An Experiment With Time found that some incidents in his dreams referred to future time:
"Point is he discovered that his dream referred not to the dream itself but to the account and photos in newspaper."

This was a cool observation — I’ve experienced pre-cognitive dreams too, many times. ...
Sidetripping ends with a frat boy pissing in the street as his drunken friends watch:
"Look at the boy’s face. Smiling in the ruins. Dying? So what? We shall overcome. Ambiguous familiar in his face death child with a wide grin ambiguous familiar. AH POOK PISSED HERE."
What kind of ending was that? And who the hell was Ah Pook?

I really couldn’t criticize William’s text — could I? After all, he’d written it as a courtesy, for free. It was all I had. It would have to
I cut the Burroughs text into sections, and plugged the text into my Sidetripping book-dummy. There were gaps, for sure, plus that weird ending — but the surreal text did bounce off my raw photos in some powerful ways. At any rate, William Burroughs’ name now graced the cover of my book, and that was a big step forward. ...

As it turned out, the images in Sidetripping were more confrontational than even the mysteries in Burroughs' text. In a 1996
interview Gatewood explained to Joe Donahoe:

I decided to do a photography book that would show all the madness and ask the basic question "Who is really crazy here?" I've got straight mainstream types, like here's a business man and his wife drunk at Mardi Gras, just regular folks [the "regular folks" stagger inanely, the man has the plastic rings of a Budweiser six-pack looped through his belt support, the woman plows into him with an unnatural looking motion, both have the expression and appearance of rural serial murderers]. Here's a couple of hippies drunk on Bourbon Street [two hippie kids appear out of the dark. Madness can't be said to have claimed them. Two more well mannered young people you couldn't ask for]. Here's some policemen beating up a Yippie. Here's some hard hats out to kill some freak.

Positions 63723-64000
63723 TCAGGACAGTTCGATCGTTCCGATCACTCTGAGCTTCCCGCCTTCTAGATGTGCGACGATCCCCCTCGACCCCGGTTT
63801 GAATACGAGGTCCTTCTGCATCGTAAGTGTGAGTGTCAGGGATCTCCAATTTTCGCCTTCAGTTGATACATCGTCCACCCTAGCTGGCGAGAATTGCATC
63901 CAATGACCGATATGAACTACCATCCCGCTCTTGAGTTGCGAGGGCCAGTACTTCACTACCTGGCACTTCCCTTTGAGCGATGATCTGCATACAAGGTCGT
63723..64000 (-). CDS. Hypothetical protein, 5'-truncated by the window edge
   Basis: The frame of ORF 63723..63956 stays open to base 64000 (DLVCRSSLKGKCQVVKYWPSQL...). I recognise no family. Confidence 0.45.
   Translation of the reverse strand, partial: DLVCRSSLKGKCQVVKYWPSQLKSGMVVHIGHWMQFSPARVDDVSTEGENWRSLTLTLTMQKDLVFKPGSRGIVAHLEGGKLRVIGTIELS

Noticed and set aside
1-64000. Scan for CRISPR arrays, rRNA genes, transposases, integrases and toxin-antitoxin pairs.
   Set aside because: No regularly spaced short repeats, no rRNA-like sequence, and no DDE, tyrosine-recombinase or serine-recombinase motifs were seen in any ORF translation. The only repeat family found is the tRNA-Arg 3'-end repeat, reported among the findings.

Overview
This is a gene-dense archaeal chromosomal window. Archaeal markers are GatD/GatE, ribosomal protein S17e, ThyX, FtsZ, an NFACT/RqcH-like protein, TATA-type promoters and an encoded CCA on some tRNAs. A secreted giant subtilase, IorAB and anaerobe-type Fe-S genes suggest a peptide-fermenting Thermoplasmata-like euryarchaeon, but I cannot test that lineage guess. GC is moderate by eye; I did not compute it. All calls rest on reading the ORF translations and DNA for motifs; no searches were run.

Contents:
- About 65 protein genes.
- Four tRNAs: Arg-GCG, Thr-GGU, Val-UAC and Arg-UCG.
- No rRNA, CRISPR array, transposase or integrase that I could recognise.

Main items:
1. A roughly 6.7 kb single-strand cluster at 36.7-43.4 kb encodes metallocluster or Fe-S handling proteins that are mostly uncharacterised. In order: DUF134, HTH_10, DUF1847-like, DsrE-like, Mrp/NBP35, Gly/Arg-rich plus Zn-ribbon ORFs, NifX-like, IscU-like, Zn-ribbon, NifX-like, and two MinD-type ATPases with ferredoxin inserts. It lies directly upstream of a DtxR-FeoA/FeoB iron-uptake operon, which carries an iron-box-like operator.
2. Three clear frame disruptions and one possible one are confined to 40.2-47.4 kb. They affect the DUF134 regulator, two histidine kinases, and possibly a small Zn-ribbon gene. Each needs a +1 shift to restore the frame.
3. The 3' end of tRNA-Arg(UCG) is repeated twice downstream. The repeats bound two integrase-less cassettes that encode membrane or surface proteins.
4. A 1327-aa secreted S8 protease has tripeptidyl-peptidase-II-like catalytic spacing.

There's an old Dylan song that goes "You write for your side, I'll write for mine." So I just wanted to put it all down and let others sort it out. I put a lot of Mardi Gras stuff in here. That's an event where people can get together and celebrate their deviance. That's where I first saw heavily tattooed and pierced guys.

Gatewood writes in a postscript at the RealityStudio site: "In 2011 am producing a deluxe William Burroughs book with Dana Dana Dana editions in San Francisco. It will be a handmade artist’s book containing all the best photos from our 1972 shoot, plus previously unpublished photos of William Burroughs with Jimmy Page in 1975. The book will be similar to A Complete Unknown, my limited edition artist’s book about Bob Dylan. Only 23 copies of (the Burroughs book) will be produced."


However you celebrate, enjoy Mardi Gras 2012 and don't let
loup-garou get his paws on you! For a French-Canadian folktale about the night prowler beast, here's a link to Rowland Robinson's 1894 book of stories, Danvis Folks.